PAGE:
Fees to get on daycare waiting lists will be gone from Ontario this fall, but not the parental desperation in Toronto which let operators charge them.
As the province’s Liberal government announced the Sept. 1 ban, advocates, including two women who brought the issue to its attention, say bigger problems with Ontario child care remain.
Nadine Blum and Kelly Doctor thanked the government for relatively quick action to ban the fees, which they call unfair, but said daycare spaces are still too scarce and unaffordable.
“This is something that shines a light on those deeper issues,” said Blum, an east-end resident who put her child on lists and found about a third of daycares charged fees.
Some that did, including non-profit operations, asked for $20, and one she checked wanted more than $100.
The two women, both lawyers for a Toronto firm, signed people to a petition calling for a ban, which Beaches-East York MPP Arthur Potts presented to Ontario’s legislature in April.
Toronto-Danforth MPP Peter Tabuns, a New Democrat, and Potts, a Liberal, both introduced private bills on the issue, proving it ran across party lines and concerned many parents, said Blum.
The ban also prevents licensed centres and home daycares from accepting deposits from families waiting for spaces.
“We listened to parents and their concerns. No family should have to pay to be on a wait list,”
Education Minister Mitzie Hunter, a Scarborough MPP, tweeted on Tuesday.
Carolyn Ferns, public policy coordinator of the Ontario Coalition for Better Child Care, also said wait list fees are a symptom of larger problems.
Ferns said the coalition’s members are non-profits and have not been charging fees, while Andrea Hannen, operations manager for the Association of Day Care Operators of Ontario (ADCO), whose members are both for-profit and non-profit, said only “a very small minority” do.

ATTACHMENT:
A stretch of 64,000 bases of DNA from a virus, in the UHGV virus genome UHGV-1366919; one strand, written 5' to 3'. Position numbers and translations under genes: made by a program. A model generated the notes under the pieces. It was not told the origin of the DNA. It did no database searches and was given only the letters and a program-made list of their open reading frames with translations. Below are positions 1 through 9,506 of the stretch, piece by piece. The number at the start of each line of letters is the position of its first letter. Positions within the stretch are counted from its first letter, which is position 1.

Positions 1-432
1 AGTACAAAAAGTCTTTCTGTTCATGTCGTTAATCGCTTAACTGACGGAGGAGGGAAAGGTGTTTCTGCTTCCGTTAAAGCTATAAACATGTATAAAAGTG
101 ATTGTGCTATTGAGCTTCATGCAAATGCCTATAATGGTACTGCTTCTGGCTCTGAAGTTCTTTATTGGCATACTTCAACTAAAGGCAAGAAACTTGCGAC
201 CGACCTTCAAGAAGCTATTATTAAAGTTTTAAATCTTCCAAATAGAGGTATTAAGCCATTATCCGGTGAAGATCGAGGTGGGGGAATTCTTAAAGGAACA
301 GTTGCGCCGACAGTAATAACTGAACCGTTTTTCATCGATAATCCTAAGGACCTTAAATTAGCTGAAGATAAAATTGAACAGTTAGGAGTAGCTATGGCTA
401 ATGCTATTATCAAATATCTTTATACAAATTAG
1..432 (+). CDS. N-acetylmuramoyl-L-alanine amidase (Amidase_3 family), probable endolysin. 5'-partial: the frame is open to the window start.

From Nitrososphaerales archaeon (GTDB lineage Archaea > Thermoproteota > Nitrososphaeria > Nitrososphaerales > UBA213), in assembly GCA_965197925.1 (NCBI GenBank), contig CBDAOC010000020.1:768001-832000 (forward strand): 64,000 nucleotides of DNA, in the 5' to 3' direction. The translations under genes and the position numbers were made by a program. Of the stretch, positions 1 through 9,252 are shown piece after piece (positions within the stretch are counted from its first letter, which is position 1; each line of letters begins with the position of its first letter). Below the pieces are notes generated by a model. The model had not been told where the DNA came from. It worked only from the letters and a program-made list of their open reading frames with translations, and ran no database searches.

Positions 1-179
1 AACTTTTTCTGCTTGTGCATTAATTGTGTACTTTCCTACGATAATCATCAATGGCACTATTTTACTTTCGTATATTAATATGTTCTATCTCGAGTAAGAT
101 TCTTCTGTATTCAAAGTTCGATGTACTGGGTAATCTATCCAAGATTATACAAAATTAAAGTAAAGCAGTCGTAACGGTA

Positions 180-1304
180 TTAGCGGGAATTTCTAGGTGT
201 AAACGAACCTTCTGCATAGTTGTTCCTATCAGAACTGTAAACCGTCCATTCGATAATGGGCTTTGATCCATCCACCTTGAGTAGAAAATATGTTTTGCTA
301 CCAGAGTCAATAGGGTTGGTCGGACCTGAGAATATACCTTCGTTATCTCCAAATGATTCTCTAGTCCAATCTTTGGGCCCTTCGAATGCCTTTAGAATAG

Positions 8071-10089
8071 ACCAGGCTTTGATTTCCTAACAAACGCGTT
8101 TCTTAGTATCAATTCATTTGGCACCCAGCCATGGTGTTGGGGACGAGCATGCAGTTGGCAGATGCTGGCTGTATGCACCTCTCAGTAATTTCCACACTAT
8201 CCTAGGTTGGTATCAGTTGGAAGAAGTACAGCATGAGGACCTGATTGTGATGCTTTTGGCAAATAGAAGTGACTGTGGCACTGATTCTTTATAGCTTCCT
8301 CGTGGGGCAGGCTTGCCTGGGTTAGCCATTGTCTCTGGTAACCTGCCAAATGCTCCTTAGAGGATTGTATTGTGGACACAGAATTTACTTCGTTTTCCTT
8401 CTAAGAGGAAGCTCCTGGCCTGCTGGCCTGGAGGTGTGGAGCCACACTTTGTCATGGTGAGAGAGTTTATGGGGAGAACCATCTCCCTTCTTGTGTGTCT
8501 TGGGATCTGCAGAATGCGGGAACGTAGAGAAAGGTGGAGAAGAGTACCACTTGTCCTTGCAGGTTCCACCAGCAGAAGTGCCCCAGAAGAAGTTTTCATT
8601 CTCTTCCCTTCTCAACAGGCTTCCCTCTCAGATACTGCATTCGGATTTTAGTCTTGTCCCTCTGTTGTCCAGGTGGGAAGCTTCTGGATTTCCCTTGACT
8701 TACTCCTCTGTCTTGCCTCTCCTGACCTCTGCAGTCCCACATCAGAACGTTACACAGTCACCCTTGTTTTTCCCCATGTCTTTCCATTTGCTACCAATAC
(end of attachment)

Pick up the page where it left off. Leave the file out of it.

Hannen, however, said there are substantial costs for centres trying to handle their list fairly, calling each parent, in order, when a spot opens and waiting for a response.
“One family might have their names or five or 10 wait lists. A lot of them never call back,” she said.
Some licensed centres now use social media or apps instead of traditional wait lists, or just ask parents to keep calling, said Hannen, adding the province can ease the shortage with faster approvals for new daycare licenses or expansions.
Janet Davis, a Beaches-East York councillor, said the City of Toronto was preparing to ban wait list fees to daycares receiving subsidies for spaces through the city in January 2017.
Parents’ desperation remains because the system has grown little in last 20 years, and demand far exceeds supply in Toronto, she said. “Families turn their lives upside down to get child care.”
At Toronto Council last month, a motion from Davis directed the city to prepare a proposed model and budget for a centralized daycare wait list for the 2018 budget process.
Davis said some Toronto centres have different ways of filling spaces, with some giving priority to siblings, or to children attending a nearby school. Some seem to operate “on a squeaky wheel basis,” awarding spaces to parents who call the most, she said.
The province also said it will require daycares to allow families to know their wait list status and clearly explain how children on a list are offered admission.
As the federal government and provinces talk about a possible national child care system, Doctor said parents should stay engaged on child care issues. “The government’s only going to take action if it hears from people,” she said.